How likely will you get breast cancer? AI can predict that, MIT study shows

Written by Danielle Chiriguayo, produced by Angie Perrin

KCRW

Jan 12, 2022

Breast Cancer, pink ribbon.  Shutterstock.

Photo by Shutterstock.

“As technology becomes better and better … maybe we can shift the therapeutic development to really give preventative care, rather than wait until the disease develops, and then have this really difficult and challenging treatment,” says MIT professor Regina Barzilay.

Artificial intelligence can predict breast cancer years before it shows up on a mammogram. That’s according to a ground-breaking new study from MIT. Its author Regina Barzilay was diagnosed with breast cancer in 2014 and beat it.

After her diagnosis, she examined old mammograms and discovered how one small spot kept growing. Although it’s a radiologist’s job to find a mass in a mammogram, she says the spots can often be confused for something else.

“There are many other ambiguous cases when it is not clear whether it is cancer, given the fact that you need to biopsy somebody. … The idea here is that [there’s] a certain threshold that expert radiologists can say, ‘Yeah, we see that this is really an area of suspicion, and we need to biopsy.’ And this relies on human ability to identify a particular pattern.”

As a result, Barzilay theorized that a machine would be able to detect tissue changes before a human can. She then fed the machine past photos of women’s mammograms, testing if it could predict the onset of breast cancer. She says the program developed techniques to predict and identify patterns, like iPhones identifying owners’ faces.

Today, Barzilay says machine models can predict a patient’s risk of developing breast cancer by about 80%. That’s 20% higher than standard predictions.

“The way to think about this model is … it tells you … that you need to be aware that you are at higher risk.”

She says the AI can also differentiate between diverse patients.

“It can robustly process different demographics. What we discovered when we looked at their previous models, they don't work very well on different populations,” she says. “They don't work very well on an African American woman or Hispanic woman. That's why we tested it around the world to make sure that it does work across different populations. It not only delivers better performance, but it delivers better performance [among] a wide segment of patients.”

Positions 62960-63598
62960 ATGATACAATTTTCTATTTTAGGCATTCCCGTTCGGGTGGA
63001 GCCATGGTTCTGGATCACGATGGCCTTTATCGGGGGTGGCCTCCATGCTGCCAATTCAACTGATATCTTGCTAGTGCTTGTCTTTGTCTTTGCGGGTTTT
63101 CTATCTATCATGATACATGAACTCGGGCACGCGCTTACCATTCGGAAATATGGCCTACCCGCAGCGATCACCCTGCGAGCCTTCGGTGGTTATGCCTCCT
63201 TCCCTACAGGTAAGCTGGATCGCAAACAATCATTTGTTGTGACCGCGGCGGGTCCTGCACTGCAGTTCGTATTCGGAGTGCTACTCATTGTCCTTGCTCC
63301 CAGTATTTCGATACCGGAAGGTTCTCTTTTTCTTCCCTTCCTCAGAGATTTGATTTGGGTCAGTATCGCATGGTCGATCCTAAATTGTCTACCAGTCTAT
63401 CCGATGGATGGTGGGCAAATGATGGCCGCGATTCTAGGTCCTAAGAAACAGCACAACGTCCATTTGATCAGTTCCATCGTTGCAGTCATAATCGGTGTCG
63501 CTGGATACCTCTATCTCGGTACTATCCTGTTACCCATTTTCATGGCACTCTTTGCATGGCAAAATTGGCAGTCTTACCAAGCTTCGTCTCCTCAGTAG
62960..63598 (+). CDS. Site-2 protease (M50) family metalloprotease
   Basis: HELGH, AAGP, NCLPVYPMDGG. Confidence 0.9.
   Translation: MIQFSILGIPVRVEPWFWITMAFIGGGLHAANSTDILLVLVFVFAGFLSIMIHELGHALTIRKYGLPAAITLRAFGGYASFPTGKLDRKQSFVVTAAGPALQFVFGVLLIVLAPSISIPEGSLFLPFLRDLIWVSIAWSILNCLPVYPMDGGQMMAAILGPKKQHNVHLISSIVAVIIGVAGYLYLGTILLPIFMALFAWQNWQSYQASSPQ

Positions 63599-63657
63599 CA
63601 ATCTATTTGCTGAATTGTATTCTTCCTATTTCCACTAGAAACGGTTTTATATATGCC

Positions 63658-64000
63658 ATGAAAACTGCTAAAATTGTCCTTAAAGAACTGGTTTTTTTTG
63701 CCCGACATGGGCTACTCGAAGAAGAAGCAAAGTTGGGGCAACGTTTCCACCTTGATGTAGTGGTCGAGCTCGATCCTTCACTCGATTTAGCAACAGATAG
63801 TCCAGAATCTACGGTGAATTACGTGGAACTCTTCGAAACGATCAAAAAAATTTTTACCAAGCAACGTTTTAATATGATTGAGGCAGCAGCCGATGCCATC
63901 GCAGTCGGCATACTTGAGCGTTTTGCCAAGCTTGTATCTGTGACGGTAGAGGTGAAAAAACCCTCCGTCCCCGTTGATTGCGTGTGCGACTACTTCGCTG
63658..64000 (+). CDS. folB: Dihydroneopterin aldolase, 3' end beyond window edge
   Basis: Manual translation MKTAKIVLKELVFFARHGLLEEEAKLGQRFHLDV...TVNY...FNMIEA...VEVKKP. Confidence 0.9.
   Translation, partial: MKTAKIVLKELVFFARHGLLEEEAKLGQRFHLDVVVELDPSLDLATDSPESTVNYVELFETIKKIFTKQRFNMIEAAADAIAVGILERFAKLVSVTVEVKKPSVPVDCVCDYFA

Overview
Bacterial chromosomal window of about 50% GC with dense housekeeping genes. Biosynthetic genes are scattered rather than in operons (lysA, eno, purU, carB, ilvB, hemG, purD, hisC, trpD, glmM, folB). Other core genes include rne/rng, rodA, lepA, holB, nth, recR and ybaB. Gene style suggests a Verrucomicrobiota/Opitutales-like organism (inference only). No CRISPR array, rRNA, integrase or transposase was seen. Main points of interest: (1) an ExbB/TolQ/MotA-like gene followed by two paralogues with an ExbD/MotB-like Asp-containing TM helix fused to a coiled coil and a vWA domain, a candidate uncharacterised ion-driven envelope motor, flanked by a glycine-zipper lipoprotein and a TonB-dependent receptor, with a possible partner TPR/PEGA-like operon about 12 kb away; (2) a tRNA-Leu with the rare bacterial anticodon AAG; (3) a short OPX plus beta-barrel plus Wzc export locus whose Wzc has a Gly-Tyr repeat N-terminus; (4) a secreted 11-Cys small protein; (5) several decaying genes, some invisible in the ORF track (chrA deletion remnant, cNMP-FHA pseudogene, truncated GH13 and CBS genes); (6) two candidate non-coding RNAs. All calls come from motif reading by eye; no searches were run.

She reflects on how this new technology would have impacted her own journey with breast cancer: “How [would] my own care be different if it would be detected two years [ahead]? Would I need to go through chemotherapy? Would I need to go through radiation? So all these types of questions are always in my mind because it's not only about survival, which is, of course, a key part of it, but also what kind of treatment the patient gets.”

Barzilay adds that as technologies continue to predict and detect breast cancer, patients could undergo a clear treatment plan early on. She uses the example of patients with the BRCA mutation, which can be found in patients who have a higher chance of developing cancer.

“Imagine to yourself a scenario that if somebody is destined to get this disease, it's not a lethal disease. Again, the earlier one’s detected, there are more options for treatment. As technology becomes better and better … maybe we can shift the therapeutic development to really give preventative care, rather than wait until the disease develops, and then have this really difficult and challenging treatment,” Barzilay says.

Credits:
Guest: Regina Barzilay - Professor, MIT
Host: Madeleine Brand
Producers: Sarah Sweeney, Angie Perrin, Michell Eloy, Amy Ta, Brian Hardzinski, Bennett Purser, Robin Estrin

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